BJC speaker explains why many blacks cool to First Amendment
Speaking on Juneteenth, the oldest known celebration commemorating the end of American slavery, Marvin McMickle explained why relatively few African-Americans are vocal supporters of the separation of church and state.
By Bob Allen
Religious liberty doesn’t mean much to people who are physically enslaved, an African-American preacher reminded a predominantly white audience at an annual Baptist Joint Committee for Religious Liberty banquet that this year coincided with the holiday celebrated as Juneteenth.
Friends of the Baptist Joint Committee attending the June 15-19 Cooperative Baptist Fellowship in Dallas gathered Friday for the 25th annual Religious Liberty Council luncheon. It was 150 years ago to the day when — two-and-a-half years after signing of the Emancipation Proclamation and two months after the effective end of the Civil War — that word reached the last enslaved Americans in Galveston, Texas, that they were free.Keynote speaker Marvin McMickle, president of Colgate Rochester Crozer Divinity School in Rochester, N.Y., suggested the time of his invitation was perhaps providential “to help you understand the composition of this room.”
This is a very interesting article that every AU member and supporter needs to read. Marvin McMickle spoke very frankly about how America’s history of slavery, which was once condoned by both church and state, has made the black community suspicious of modern-day church-state separation activism. Visit the link above or below to read the entire article. Here’s a long but important quote:
“During the entire time that Holland and Spain and England and British colonies in America were seeking religious liberty for themselves, during the entire time, all of the above nations were actively involved in the trans-Atlantic slave trade that denied physical liberty to tens of millions of people,” McMickle said.
McMickle, author of 14 books, said to those people “soul liberty” seemed to matter less than the prospect of economic prosperity.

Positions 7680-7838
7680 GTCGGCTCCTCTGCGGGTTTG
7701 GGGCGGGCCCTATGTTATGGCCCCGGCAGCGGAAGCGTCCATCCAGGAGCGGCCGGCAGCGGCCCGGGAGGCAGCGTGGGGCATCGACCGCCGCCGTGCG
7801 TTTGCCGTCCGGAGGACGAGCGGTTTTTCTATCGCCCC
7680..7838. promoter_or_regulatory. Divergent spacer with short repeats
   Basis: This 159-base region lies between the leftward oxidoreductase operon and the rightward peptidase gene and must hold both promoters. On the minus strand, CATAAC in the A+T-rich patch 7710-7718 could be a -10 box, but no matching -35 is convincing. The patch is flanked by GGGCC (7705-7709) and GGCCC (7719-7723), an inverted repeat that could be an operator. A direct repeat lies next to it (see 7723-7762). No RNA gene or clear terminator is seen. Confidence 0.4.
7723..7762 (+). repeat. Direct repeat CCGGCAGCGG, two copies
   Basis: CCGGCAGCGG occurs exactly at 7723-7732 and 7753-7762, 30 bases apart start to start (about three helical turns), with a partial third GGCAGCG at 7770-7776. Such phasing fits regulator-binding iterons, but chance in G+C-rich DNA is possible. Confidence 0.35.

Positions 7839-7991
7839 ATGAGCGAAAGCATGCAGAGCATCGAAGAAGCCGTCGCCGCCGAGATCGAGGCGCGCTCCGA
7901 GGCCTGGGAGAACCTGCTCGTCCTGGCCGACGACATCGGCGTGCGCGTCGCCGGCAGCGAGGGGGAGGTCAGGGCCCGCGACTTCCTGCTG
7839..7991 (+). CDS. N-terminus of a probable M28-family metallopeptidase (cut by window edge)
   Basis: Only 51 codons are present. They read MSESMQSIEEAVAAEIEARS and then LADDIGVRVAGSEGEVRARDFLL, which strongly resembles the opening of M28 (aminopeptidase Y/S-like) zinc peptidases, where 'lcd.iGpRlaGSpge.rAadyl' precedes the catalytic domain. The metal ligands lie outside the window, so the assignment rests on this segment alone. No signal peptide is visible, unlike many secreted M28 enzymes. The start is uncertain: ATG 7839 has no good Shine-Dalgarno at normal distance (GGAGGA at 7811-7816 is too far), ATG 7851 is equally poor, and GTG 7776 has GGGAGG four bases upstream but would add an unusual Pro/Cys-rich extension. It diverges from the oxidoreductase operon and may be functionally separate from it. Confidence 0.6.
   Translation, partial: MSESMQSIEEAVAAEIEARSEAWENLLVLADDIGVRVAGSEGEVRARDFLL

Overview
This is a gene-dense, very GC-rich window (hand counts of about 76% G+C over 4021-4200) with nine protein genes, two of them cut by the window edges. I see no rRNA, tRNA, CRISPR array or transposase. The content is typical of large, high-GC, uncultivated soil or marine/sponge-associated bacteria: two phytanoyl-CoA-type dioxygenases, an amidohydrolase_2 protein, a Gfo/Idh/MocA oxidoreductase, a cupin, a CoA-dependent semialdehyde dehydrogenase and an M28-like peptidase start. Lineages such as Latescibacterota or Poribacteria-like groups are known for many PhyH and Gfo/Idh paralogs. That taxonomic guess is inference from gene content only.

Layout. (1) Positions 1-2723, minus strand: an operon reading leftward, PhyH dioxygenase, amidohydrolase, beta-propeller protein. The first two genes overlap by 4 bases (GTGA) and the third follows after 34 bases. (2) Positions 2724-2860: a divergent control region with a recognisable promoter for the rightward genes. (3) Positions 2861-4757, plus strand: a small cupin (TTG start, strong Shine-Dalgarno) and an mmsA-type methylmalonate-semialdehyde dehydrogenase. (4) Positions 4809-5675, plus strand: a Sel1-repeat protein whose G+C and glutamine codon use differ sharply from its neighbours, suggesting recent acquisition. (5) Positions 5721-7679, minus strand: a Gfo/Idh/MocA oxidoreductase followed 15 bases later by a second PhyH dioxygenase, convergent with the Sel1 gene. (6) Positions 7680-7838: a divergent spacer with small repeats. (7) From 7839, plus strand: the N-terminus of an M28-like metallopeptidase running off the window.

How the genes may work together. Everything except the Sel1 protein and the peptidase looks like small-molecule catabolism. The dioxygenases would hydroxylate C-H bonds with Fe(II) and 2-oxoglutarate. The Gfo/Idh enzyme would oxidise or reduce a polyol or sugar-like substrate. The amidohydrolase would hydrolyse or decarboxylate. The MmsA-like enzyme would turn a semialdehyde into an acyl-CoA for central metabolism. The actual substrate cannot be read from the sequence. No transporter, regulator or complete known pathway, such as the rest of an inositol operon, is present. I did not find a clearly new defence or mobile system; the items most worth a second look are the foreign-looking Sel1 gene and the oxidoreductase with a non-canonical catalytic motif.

“The position that most African-American clergy hold with regard to the issue of separation of church and state cannot be understood unless you first understand this,” he said. “What happened between the 15th and 19th centuries in both the church and the state worked together to build their economies on the backs of slavery.”
McMickle quoted a recent New York Times editorial about discovery of a sunken slave ship off the coast of South Africa reminding that the trans-Atlantic slave trade “was driven not by hatred, but by greed.”
The colonizers, the editorial explained, wanted cheap labor for sugar, tobacco, coffee and other goods from the New World in demand back at home. McMickle added that unlike the American South, the North did not have a cash crop to make slavery profitable, but northerners nevertheless profited in ways including the building of ships in New England designed to transport slaves.
While that was going on, Baptists in Europe and the American colonies struggled against state-established churches for the right to worship freely without harassment by authorities.
“In short, while the enlightened nations of the West were debating their freedom to worship God according to their conscience, those same nations at the same time were denying actual physical liberty to the 12-and-a-half million Africans who made it to this country, and the two-and-half million who died in the process of the transport,” McMickle said.
“I share this with you today in order to help you understand the composition of this room and why perhaps more African-Americans are not here, and why they view the issue of separation of church and state with a jaundiced view,” McMickle said. “It is because of historic collaboration between the white church and white governments in perpetuation of the suffering and exploitation. The state by its actions and sadly the church by its silence.”